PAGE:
Home Author New Book, “Breakthrough,” Teaches How to Identify and Embrace Your Own Creativity

New Book, “Breakthrough,” Teaches How to Identify and Embrace Your Own Creativity


How many times have you seen a painting, looked at a stunning photo or read an amazing book and thought, “I wish I could be creative”?

No matter who you are – a best-selling author, world-famous painter, or even a chart-topping singer – everyone has doubts about their creative abilities at some point in their lives.

Experiencing his own fits of doubt, the author of Fort Collins Todd mitchell wrote “Breakthrough,” a book that discusses various issues that people may face as they explore how to become their “ultimate creative selves.”

“I certainly wrote it with a lot of writers and artists in mind that I saw struggle with creativity and try to have a creative life,” Mitchell said. “I think creativity is a universal good.”

“Breakthrough” addresses such things as comparing yourself to other creatives, defining success, failure, competition, and stages of lifelong creativity.

And despite self-criticism, everyone is creative in their own way.

“I know that’s not true,” Mitchell said. “Instead, it’s just a fixed mindset that a lot of people have about creativity – that creativity is something you either have or don’t have.”

“Breakthrough” by Fort Collins author Todd Mitchell addresses issues like doubt, fear, and resistance when it comes to exploring your creative side. (Photo courtesy of Todd Mitchell)

One of the most important points in Mitchell’s book is that we don’t have creativity. Creativity is all around us, and we just need to learn to identify it.

“What creators are successful in channeling is channeling that creativity, so a lot of it is having that open mindset to creativity that allows us to be creative,” said Mitchell. “So when someone says, ‘I’m not creative,’ they just cut themselves off from that source of creative life. “

As an assistant professor and director of creative writing at Colorado State University in Fort Collins, Mitchell tries to inspire and encourage his students to be creative in a variety of ways.

“The practice of creating things is inherently beneficial,” Mitchell said. “As someone who teaches creative writing, I just want to go out there and encourage more people to be creative for the very benefits that this practice gives us.”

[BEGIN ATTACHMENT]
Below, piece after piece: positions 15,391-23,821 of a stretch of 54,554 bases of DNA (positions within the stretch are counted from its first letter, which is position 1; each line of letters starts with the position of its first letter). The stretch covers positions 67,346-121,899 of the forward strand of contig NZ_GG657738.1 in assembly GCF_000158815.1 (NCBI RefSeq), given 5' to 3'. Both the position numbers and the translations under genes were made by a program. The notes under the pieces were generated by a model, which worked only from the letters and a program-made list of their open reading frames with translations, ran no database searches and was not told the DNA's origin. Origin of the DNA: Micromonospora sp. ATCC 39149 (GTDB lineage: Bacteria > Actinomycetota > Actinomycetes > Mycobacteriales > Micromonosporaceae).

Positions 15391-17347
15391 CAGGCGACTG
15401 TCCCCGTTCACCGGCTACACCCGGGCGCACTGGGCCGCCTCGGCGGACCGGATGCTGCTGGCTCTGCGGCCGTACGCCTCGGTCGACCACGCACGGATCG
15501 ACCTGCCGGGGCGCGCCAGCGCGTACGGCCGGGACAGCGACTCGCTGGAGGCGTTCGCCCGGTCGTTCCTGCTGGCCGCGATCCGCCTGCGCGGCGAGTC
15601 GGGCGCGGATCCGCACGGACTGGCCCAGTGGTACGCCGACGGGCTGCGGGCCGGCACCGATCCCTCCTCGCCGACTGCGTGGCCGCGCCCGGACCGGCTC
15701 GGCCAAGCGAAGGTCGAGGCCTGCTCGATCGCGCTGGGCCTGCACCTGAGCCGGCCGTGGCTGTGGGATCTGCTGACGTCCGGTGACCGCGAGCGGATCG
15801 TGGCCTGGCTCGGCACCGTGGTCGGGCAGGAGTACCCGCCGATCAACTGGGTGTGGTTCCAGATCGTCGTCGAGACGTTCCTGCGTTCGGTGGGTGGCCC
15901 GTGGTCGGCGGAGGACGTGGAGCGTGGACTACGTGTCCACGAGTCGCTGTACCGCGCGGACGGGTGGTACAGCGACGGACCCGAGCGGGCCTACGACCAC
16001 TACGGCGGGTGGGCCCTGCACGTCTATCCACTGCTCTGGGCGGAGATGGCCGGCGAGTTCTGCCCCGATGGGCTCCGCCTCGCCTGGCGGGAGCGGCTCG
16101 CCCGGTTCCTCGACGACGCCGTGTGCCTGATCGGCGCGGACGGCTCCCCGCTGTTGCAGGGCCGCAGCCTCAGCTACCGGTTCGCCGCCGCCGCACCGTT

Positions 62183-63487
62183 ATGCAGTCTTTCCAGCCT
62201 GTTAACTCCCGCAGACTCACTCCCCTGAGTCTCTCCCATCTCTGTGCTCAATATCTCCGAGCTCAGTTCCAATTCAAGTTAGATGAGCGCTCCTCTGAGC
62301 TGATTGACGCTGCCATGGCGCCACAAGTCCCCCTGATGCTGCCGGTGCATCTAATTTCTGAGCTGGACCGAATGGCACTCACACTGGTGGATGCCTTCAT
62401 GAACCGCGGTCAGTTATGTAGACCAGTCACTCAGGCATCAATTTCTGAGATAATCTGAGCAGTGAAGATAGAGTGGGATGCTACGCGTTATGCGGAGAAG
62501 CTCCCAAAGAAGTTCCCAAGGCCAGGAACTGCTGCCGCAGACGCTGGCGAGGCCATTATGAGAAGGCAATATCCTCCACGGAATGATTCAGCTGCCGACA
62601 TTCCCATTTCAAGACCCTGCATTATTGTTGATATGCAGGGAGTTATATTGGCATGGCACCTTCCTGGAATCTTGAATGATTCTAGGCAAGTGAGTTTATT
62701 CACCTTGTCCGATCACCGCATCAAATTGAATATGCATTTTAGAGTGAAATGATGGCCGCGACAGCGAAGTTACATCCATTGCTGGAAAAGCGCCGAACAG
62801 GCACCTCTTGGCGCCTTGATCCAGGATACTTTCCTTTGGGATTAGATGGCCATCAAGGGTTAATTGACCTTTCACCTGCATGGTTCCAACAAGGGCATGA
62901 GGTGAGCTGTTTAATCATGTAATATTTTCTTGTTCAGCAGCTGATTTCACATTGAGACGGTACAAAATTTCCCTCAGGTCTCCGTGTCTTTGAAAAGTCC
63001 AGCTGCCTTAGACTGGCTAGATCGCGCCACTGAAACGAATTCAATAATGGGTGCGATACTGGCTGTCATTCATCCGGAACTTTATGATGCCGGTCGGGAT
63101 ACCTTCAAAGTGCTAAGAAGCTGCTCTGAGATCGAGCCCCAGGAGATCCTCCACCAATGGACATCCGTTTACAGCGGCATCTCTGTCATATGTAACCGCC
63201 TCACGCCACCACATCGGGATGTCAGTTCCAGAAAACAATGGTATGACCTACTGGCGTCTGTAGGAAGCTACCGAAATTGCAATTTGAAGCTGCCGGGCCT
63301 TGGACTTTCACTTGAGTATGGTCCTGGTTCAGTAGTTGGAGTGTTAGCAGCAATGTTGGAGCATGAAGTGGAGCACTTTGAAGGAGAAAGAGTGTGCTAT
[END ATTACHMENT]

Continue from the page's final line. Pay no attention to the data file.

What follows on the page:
Creative activities such as painting, drawing, writing and crafts are beneficial for a person’s mental health, according to the online magazine Be Kind.

Some of the benefits of creativity on the mind include:

  • Relieve stress
  • Provide better problem-solving skills
  • Give the feeling of accomplishment
  • Improve expression
  • Offer a greater sense of freedom
  • Increase self-confidence

As a writer of fiction books for children and teens, Mitchell never expected to take on a project like “Breakthrough.”

“It seemed to me that the more apparent success I had, the more miserable I became until I eventually led to what I now consider to be an inevitable breakdown,” he said. “So for me, it was about finding solutions to what had damaged my own relationship to creativity. I’ve seen so many other writers, artists, musicians, and creators that I know do the same things – basically working with this paradigm of the suffering artist.

Mitchell initially wrote the book for himself, however, when he realized how much it helped him in his struggles, he was inspired to share it with other creatives.

“I never realized how much vision for success and creativity and focus on success I had, how much that actually held me back,” Mitchell said. “I’ve spent most of my life thinking, ‘OK, this is how you do things and be successful’ and then realize that this is actually what undermines my approach and what I do. do and make me miserable. “

Unlike writing fiction where writers can create characters, create the path and storyline of the books, Mitchell has spent a lot of time researching creativity, how can we strive for it, and how it benefits our lives. .

“There is no end to the search,” Mitchell said with a laugh. “While I started doing research it led to other things and can become this kind of endless research. “

In addition to research, Mitchell had to open the door to his personal experiences, which he wasn’t necessarily used to doing in his writing.

“I never realized how much risk and vulnerability is in non-fiction when you talk about yourself,” he said. “I have so much more respect now for memoir writers or people who write personal essays where they share difficult things.

“We have to risk vulnerability to help each other and to be honest,” Mitchell added.

“Breakthrough” can be purchased in pocket size for $ 14.99 and in electronic edition for $ 4.99 at Amazon and Barnes and Noble.

For more information on Mitchell, his books, teaching tutorials, writing tips, and unusual squirrel facts, visit www.toddmitchellbooks.com.

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